Using Facebook to Elicit Spontaneous Trait Inferences

Ryan Callozzo, Randy McCarthy, John Skowronski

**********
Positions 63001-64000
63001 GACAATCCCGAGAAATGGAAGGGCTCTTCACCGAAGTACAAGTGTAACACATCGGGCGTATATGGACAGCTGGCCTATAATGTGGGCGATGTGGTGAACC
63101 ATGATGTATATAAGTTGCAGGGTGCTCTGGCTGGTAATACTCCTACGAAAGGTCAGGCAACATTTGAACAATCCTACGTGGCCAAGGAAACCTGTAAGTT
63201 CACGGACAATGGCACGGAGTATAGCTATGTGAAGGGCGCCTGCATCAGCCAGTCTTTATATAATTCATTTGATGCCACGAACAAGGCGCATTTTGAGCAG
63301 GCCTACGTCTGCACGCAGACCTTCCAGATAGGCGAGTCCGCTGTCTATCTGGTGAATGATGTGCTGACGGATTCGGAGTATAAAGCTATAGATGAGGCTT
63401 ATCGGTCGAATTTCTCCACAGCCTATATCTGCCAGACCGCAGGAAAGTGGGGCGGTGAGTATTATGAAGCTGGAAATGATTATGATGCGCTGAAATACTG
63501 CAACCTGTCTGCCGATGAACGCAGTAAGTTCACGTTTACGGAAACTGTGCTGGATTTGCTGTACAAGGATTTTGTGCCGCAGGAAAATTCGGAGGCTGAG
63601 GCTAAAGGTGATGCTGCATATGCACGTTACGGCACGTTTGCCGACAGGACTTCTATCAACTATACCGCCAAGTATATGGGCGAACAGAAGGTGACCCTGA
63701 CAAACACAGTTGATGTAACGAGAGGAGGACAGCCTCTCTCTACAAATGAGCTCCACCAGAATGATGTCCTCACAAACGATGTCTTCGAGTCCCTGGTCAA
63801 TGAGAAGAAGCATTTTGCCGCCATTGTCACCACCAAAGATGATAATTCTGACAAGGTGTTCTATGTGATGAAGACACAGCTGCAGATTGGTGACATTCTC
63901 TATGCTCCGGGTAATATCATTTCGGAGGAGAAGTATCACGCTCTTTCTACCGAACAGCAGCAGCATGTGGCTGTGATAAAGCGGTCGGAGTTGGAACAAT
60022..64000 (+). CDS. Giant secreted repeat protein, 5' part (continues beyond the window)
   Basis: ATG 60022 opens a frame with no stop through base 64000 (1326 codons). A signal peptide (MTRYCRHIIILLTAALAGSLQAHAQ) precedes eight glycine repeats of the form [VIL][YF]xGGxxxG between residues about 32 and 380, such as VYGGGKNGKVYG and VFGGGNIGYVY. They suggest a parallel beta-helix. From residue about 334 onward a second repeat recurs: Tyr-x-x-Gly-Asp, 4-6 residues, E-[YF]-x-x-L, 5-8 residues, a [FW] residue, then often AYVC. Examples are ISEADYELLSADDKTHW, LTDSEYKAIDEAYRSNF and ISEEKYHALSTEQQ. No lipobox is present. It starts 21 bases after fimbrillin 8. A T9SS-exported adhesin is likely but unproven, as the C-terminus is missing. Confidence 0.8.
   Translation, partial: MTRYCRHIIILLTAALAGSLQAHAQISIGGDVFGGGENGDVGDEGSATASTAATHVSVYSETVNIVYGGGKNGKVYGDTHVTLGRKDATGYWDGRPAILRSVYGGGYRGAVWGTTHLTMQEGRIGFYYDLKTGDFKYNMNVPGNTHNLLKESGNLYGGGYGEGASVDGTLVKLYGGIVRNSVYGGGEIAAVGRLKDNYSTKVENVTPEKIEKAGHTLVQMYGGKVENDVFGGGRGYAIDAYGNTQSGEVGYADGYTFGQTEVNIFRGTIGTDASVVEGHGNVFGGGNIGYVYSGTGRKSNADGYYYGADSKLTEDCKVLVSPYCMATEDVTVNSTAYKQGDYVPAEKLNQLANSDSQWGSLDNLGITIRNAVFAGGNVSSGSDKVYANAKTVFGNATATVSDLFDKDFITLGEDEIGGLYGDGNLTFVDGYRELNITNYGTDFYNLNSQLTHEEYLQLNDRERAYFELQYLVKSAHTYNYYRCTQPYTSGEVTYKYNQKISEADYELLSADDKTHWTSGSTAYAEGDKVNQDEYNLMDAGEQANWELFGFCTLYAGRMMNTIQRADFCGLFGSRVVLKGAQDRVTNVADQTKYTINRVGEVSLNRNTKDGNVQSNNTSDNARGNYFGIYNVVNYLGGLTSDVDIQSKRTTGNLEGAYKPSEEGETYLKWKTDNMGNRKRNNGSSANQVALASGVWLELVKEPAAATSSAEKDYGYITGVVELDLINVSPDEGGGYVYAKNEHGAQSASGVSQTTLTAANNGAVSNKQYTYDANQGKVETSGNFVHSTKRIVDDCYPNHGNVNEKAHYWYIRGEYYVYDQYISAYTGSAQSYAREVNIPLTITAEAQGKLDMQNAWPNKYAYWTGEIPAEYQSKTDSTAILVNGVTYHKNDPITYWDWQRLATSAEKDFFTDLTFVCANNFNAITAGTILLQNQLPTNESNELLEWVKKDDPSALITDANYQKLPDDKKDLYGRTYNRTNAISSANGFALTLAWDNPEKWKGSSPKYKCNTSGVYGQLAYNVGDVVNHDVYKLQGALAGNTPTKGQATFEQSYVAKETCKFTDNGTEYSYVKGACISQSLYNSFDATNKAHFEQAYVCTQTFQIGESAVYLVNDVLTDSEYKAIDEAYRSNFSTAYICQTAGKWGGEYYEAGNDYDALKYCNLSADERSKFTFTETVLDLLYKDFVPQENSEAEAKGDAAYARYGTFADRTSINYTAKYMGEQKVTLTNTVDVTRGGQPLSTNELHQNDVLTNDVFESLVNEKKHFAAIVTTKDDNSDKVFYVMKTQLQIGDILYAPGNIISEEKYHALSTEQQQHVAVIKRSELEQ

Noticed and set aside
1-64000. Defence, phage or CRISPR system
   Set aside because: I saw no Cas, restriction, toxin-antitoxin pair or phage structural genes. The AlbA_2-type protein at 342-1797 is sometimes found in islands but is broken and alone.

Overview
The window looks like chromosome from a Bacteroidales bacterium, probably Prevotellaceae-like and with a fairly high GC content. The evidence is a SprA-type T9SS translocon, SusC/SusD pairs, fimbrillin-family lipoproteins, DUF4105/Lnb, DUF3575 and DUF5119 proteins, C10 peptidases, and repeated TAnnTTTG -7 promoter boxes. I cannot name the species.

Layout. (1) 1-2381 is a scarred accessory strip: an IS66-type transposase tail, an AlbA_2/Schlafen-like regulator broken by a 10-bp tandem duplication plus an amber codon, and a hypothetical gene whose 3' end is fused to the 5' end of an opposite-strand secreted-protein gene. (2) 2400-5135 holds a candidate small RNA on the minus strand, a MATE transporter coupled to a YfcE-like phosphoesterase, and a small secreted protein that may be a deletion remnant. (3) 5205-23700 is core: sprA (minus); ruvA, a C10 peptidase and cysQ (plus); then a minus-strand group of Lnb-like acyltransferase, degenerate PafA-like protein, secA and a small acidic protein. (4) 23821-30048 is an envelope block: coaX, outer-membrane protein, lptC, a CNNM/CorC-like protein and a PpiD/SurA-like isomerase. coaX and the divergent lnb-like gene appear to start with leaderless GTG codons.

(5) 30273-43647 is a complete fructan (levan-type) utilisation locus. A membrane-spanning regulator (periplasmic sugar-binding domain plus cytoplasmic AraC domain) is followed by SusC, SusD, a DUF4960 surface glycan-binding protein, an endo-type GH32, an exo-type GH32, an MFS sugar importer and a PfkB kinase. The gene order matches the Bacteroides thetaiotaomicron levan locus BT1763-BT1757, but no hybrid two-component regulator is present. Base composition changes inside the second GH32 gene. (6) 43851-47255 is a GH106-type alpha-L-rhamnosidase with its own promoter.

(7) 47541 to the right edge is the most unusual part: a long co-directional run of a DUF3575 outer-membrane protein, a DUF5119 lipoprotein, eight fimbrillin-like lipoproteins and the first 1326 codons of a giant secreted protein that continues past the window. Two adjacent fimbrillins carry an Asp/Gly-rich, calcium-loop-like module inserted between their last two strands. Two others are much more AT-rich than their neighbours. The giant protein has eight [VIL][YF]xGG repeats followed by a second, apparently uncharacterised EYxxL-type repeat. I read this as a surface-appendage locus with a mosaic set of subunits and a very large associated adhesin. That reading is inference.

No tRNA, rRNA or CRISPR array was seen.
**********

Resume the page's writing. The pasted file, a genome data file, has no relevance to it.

Even without conscious identity, observers can form impressions of individuals based on observing the individual’s behavior. Research has shown that people can form impressionsof others by viewing environmental information (Gosling, Ko, Mannarelli, & Morris, 2002).However, research has not examined whether non-behavioral, environmentally-cued impressions form spontaneously, as they do from behavior-cued impressions. One such non-behavioral source of information that observers may use to form impressions of others is a Facebook profile. In this study, college students viewed mock Facebook profiles that implied various personality traits. After viewing the profiles, participants completed filler tasks which degraded memory for specific details of the Facebook profiles. Participants then rated personality traits of each person whose photo accompanied each profile. Ratings were substantially increased on those traits implied by the information contained on the mock Facebook profiles. Moreover, because participants were not instructed to form impressions, these impressions emerged spontaneously. This supports the contention that perceivers often make spontaneous trait inferences about others and that such inferences can be prompted by non-behavioral information.

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